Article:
Reduces Activity In Brain’s “Me Center”

Meditation Reduces Activity in the Brain’s “Me Center"One of the most interesting studies in the last few years found that mindfulness meditation decreases activity in the default mode network (DMN), which is a part of your brain. It makes you stop thinking about yourself and keeps you from getting distracted. The DMN is on when we’re not thinking about anything in particular. Our minds are then just wandering from thought to thought. Because of that, the DMN is usually being less happy and worrying a lot about the past and future. For many people, it’s important to try to dial down the DMN because of these negative effects.

A lot of people say that meditation helps them to calm down. This is because it makes new connections in the brain. Even if you start thinking about other things, you will be able to come back to meditation more quickly because of these new connections.

Leads to Volume Changes in Key Areas of Brain

Mindfulness meditation can change the brain. It can make people smarter and make them better at doing their work. It is good to spend your time doing mindfulness meditation if you want to be a better person or if you are having problems with your memory. There were also decreases in brain cell volume in the amygdala, which is responsible for fear, anxiety, and stress. These changes matched the participants’ self-reports of their stress levels. This means that meditation not only changed the shape of their brains but also changed how they feel. A study found that after people do meditation training, their mood and arousal change. This also changed how they felt about themselves. For anyone who claims that activated blobs in the brain don’t imply anything, our subjective experience – improved mood and well-being – does seem to indicate that meditation has an impact on how we feel.

Improves Concentration and Attention 

 Improves Concentration and Attention It’s not just kids who have problems concentrating. It can also happen to grown-ups. If you are diagnosed with ADD then meditation can help you concentrate better, but it will work for people without ADD too. One recent study found that meditation helped during the verbal reasoning section of the GRE test after only 2 weeks of training. Consider how your attention quality has altered over the years, and ask if it’s possible that meditation may be the reason. For example, between 2008 and 2010, folks who regularly meditated improved their attention by 32 percentile points on average. This is comparable to 16 percentile points in terms of improvement, which isn’t shabby. Because meditation focuses on one thing at a time, meditation can improve your attention.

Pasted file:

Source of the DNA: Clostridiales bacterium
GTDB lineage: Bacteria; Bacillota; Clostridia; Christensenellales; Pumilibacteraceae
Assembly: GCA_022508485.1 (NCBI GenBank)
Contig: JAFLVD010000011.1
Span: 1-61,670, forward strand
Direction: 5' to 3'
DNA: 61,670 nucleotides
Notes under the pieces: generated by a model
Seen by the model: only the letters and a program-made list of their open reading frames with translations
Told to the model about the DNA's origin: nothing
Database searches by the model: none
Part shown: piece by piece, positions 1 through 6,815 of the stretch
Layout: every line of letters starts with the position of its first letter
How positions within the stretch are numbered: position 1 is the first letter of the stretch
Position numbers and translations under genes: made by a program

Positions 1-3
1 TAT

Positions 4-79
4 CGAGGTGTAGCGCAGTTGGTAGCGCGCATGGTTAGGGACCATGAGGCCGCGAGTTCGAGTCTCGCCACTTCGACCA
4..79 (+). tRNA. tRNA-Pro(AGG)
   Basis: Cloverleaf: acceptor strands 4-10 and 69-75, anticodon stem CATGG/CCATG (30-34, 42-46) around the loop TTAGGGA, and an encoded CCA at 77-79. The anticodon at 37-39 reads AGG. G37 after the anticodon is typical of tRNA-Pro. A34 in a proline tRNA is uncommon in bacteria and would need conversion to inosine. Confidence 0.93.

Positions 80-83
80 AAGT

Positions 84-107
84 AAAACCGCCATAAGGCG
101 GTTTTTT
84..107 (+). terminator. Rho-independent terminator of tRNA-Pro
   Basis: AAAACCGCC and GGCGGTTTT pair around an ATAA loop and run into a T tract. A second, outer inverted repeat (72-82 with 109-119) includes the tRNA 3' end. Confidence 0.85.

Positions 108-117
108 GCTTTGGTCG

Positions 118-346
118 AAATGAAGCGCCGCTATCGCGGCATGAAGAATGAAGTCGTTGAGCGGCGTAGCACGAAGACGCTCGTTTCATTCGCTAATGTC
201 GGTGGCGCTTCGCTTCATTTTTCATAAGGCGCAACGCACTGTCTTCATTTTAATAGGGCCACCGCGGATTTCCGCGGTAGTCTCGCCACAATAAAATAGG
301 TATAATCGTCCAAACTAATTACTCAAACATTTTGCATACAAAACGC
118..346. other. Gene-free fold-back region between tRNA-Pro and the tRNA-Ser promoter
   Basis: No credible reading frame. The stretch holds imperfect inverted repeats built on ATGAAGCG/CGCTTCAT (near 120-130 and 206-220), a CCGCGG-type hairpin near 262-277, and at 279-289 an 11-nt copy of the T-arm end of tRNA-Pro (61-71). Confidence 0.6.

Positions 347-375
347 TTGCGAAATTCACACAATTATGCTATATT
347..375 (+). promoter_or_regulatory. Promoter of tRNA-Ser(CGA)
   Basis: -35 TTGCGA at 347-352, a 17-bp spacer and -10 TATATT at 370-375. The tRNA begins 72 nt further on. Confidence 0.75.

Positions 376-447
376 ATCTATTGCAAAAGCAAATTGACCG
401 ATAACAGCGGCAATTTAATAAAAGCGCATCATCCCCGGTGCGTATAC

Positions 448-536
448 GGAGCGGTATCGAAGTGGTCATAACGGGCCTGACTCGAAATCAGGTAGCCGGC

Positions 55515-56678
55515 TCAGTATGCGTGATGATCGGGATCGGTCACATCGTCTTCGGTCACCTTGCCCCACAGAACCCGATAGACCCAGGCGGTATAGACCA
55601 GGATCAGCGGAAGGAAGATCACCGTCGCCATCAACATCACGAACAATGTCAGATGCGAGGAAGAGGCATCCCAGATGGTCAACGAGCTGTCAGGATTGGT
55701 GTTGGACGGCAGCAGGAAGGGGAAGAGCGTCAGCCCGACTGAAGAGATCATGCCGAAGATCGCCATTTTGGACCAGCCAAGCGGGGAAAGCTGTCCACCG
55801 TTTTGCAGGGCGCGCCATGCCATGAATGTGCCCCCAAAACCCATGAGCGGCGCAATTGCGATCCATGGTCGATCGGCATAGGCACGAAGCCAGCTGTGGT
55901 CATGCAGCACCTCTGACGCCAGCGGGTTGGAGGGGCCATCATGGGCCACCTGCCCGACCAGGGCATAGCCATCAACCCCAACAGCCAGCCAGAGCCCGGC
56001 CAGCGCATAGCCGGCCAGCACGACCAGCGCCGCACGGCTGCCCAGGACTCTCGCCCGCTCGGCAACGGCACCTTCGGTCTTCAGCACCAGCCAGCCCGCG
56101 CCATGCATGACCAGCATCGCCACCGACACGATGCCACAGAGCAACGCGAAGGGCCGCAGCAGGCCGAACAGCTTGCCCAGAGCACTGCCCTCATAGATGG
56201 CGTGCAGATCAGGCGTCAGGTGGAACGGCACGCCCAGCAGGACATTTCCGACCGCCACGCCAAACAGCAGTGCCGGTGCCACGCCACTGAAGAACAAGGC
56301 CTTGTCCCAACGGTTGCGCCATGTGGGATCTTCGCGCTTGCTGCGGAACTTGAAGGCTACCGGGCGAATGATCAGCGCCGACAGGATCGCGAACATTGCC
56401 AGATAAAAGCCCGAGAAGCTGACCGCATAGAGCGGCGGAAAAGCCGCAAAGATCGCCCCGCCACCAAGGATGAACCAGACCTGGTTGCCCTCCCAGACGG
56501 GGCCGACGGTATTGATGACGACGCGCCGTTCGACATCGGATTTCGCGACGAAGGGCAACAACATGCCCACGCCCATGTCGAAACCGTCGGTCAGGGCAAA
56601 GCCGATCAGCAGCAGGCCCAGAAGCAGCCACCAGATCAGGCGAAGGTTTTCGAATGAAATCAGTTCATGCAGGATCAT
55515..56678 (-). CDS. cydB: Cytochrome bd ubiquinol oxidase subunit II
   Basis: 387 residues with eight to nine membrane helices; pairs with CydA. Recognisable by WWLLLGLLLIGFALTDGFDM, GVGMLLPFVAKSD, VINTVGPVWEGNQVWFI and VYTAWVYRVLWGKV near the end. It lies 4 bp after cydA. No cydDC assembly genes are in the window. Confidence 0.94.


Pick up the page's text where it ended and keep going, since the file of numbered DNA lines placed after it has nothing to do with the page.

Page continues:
Reduces Anxiety — and Social Anxiety

Meditation Reduces Anxiety — and Social AnxietyMany people start meditating because they want to reduce stress. Lots of people say that meditation has helped them a lot. There is a new kind of meditation called MBSR. If you are stressed, this can help. Mindfulness meditation helps people with anxiety. This is because mindfulness meditation effortlessly reduces anxiety. People with mindfulness meditation have less of these “self-centered” thoughts that lead to stress. Mindfulness meditation can also help people with social anxiety. Scientists looked at changes in the brain and found that they helped people to pay attention better. It also made their symptoms go away.

Helps With Addiction

Reduces AddictionThere are a lot of studies that show meditation can help people with addiction. Meditation changes the brain and helps people recover from addiction. A study said that people who learned mindfulness were many times more likely to have quit smoking by the end of the study than people in regular treatment. And at 17 weeks, they were still smoking less than before. This may be because when people meditate, they can not do other things. They don’t need to smoke or drink alcohol. When they feel like smoking or drinking alcohol, they just ride out the “wave” until it passes. Other people have found that mindfulness training, mindfulness-based cognitive therapy (MBCT), and mindfulness-based relapse prevention (MBRP) can help with problems like addiction.


If you are reading this blog, you must be interested in meditation. . Give it a try! Meditation is an ancient practice that has been around since the Buddha first introduced it centuries ago. It was originally used for spiritual enlightenment, but new studies show meditation can also be beneficial to those with anxiety and depression. This article will teach you how meditation can benefit your mental health. This article will also provide some tips to start meditation. We have resources below if you want more information about getting started with mindfulness. You can join our online community of meditators. You can also feel free to reach out anytime if we can help.